Do I have to conciliate?

Yes. If you have received a Conciliation Notice, you are required to attend the conciliation conference in person.

The Building Services (Complaint Resolution and Administration) Act 2011 contains penalties of up to $5,000 for an individual and $25,000 for a company for failing to attend a conciliation conference without a reasonable excuse.

What happens at a conciliation conference?

A conciliation conference is a meeting of the parties and a conciliator to attempt to settle the dispute. The conciliator will meet around a table with the parties together and also with the parties separately. The conciliator will allow each party in turn to outline their position and will give them the opportunity to respond to the other party. The complainant usually goes first because it is to the complainant’s issues that the respondent needs to respond. Basically, the complainant must outline what is wrong and what they want from the respondent in relation to each issue.

In the individual meetings, the conciliator will meet with each to explore the issues with the party and may outline the strengths and weaknesses of the party’s case and present options for settlement. The conciliator may ‘workshop’ or ‘reality test’ each party’s position to ensure they are aware of the likely consequences of failing to settle.

Can what I say in a conciliation conference be repeated in other proceedings if the complaint does not settle?

No. The Act provides that anything lawfully said in a conciliation proceeding cannot be used in other proceedings.

Practically, this means the parties can negotiate openly in a conciliation conference. They might make offers for the purpose of trying to settle the dispute that they would not make when the matter is to be determined by a third party. Any such offer cannot be used against the offering party in another proceeding. For example, Party A might offer to settle the dispute for half of what he/she was asking. In other proceedings, Party B could not use Party A’s offer as evidence that he/she would settle for 50 per cent less.

What should I do to prepare for a conciliation conference?

If you are a complainant, you should make sure your fully completed complaint form includes all of the items in dispute with the respondent. If you intend to complain about items that were not in your original complaint, you should ensure that you have sent copies of the additional items, properly completed and in the correct format, to the respondent and the Building Commission well in advance of the conciliation conference. Items sought to be added to the complaint at a conciliation conference may be excluded from the proceedings and may need to be the subject of a new complaint.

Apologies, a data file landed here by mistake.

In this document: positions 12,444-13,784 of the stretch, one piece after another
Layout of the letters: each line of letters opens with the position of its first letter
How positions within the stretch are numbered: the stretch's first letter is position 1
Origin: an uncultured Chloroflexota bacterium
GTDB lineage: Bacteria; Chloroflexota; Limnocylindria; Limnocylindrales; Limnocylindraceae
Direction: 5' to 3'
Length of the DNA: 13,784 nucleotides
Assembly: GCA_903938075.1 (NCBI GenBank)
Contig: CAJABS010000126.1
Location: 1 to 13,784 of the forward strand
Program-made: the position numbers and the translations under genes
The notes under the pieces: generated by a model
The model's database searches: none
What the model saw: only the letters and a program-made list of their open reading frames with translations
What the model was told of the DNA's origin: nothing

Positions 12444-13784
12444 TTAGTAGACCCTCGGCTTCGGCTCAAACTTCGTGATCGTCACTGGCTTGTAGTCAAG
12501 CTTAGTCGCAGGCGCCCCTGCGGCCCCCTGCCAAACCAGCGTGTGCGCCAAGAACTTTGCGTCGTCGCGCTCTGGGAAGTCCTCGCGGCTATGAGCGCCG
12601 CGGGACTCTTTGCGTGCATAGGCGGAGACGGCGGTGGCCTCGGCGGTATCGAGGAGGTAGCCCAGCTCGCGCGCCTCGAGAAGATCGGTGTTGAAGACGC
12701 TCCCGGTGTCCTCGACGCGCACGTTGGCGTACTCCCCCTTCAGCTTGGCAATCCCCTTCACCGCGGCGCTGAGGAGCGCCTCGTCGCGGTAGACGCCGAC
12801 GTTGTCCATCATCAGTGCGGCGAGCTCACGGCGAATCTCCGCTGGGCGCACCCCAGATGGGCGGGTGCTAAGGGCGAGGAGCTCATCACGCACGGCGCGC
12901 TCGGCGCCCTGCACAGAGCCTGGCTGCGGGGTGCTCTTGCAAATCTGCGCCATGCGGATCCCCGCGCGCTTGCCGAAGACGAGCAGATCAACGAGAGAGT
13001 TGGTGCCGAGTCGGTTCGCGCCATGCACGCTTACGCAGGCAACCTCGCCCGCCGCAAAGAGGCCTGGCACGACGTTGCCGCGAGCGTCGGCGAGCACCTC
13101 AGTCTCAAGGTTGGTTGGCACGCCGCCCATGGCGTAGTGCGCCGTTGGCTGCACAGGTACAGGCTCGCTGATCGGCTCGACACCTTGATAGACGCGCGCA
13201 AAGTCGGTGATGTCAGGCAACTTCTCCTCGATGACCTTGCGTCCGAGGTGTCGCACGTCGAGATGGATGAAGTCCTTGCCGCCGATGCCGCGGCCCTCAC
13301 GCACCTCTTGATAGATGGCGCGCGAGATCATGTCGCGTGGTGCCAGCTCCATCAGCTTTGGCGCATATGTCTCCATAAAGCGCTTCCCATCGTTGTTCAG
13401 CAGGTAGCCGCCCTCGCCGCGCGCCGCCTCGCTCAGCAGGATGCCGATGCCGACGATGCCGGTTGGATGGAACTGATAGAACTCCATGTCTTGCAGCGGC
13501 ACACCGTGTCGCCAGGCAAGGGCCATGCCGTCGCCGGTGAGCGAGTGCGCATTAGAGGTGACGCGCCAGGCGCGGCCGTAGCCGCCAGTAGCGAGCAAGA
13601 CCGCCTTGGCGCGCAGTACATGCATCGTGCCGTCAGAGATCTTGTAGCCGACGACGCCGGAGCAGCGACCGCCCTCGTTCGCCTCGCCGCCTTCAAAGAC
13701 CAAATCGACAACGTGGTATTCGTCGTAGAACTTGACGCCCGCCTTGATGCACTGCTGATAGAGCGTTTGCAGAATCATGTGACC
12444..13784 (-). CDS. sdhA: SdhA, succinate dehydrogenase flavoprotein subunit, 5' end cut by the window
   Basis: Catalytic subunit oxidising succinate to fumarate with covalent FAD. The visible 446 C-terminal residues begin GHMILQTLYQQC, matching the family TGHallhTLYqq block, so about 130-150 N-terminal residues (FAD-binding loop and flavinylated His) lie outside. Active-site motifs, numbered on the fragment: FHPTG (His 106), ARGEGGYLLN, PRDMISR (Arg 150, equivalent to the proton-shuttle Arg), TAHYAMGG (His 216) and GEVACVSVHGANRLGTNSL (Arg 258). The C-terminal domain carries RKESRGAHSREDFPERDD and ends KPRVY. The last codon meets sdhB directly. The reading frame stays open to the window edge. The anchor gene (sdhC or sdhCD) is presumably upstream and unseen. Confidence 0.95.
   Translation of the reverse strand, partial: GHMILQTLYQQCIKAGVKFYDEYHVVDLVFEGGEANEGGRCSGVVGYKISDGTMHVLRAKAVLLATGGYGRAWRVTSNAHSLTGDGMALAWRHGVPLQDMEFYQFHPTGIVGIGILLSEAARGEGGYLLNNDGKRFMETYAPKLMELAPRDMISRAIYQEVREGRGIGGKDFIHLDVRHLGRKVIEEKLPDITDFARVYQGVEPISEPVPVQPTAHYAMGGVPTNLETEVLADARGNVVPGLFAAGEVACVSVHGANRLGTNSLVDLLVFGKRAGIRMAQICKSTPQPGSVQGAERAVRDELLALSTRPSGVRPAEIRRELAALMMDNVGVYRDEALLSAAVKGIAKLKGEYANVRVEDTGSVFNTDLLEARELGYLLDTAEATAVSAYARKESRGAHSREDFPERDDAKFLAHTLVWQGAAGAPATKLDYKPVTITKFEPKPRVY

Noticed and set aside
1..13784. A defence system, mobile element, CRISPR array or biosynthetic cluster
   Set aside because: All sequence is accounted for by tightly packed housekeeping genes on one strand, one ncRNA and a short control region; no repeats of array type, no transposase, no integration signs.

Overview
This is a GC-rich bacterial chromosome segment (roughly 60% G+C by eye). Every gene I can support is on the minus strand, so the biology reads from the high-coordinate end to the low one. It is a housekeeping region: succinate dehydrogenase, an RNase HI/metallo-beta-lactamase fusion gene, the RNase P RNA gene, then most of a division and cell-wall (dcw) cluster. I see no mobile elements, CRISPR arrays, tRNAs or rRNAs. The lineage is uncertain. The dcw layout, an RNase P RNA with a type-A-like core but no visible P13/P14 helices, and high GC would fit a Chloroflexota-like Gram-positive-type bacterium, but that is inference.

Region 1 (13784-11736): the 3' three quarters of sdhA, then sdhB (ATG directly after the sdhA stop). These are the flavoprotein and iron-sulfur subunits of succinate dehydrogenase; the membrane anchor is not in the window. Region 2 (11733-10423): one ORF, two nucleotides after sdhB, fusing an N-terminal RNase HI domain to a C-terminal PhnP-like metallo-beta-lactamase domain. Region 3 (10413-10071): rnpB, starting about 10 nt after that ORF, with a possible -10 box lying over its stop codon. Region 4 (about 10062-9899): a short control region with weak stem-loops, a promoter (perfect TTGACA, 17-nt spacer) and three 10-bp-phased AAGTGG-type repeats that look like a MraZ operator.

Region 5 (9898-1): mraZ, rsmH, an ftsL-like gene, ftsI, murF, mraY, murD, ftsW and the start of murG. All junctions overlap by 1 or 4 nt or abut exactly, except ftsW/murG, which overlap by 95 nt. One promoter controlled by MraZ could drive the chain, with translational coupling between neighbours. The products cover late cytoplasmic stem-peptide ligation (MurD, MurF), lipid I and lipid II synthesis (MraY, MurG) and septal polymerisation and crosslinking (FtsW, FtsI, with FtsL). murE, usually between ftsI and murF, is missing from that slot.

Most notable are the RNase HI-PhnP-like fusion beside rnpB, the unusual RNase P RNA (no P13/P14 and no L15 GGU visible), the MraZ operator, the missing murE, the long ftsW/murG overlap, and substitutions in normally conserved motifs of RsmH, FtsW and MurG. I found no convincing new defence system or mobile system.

You should consider obtaining legal or technical advice so that you are aware of the strengths and weaknesses of your position.

You should take the time to properly assess all the costs of maintaining your complaint so that you can evaluate any offers made by the respondent and in turn make realistic offers or counter offers.

You should know which items matter the most to you and which you might be prepared to let go.

You should set aside plenty of time for the conciliation and have arrangements in place for things such as child minding. Despite the period scheduled for the conference, if a matter has the potential to settle it should not be adjourned due to family or work commitments.

What should I bring to the conciliation conference?

You should bring:

  • the conciliation notice;
  • your copy of the fully completed complaint form and all attachments and other relevant documents;
  • technical reports that are not attached to you complaint; and
  • any other information you think would assist to explain or support your case.

The Building Commission cannot provide copies of documents or technical equipment. If you need a device to show photos or video such as a computer then you should bring one with you including everything you need to run it, for example, a short extension cord or double adaptor.

Every effort will be made not to schedule conciliation conferences at meal times. In the event that a meal break is necessary, there are limited options for obtaining food at or near the Building Commission. You should consider bringing a snack with you in case the conference is adjourned and you want to eat.

Representation is not permitted in a conciliation conference unless you have been granted permission by the Building Commissioner.

Please note: Tea, coffee and child-minding facilities are not available at the Building Commission.

Appeals

Parties to a dispute who are aggrieved by an order or the Building Commissioner's decision to refuse to accept a complaint may apply to the State Administrative Tribunal (SAT) for leave to have that decision reviewed.

In addition, the following orders can be reviewed by the SAT:

  • Interim order
  • Building remedy order
  • Home building work contract order
  • An order for costs

An application to the SAT must be made within 28 days from the Building Commissioner's order or decision.

If you have any queries about the appeal process, contact the SAT or seek independent advice from a legal practitioner.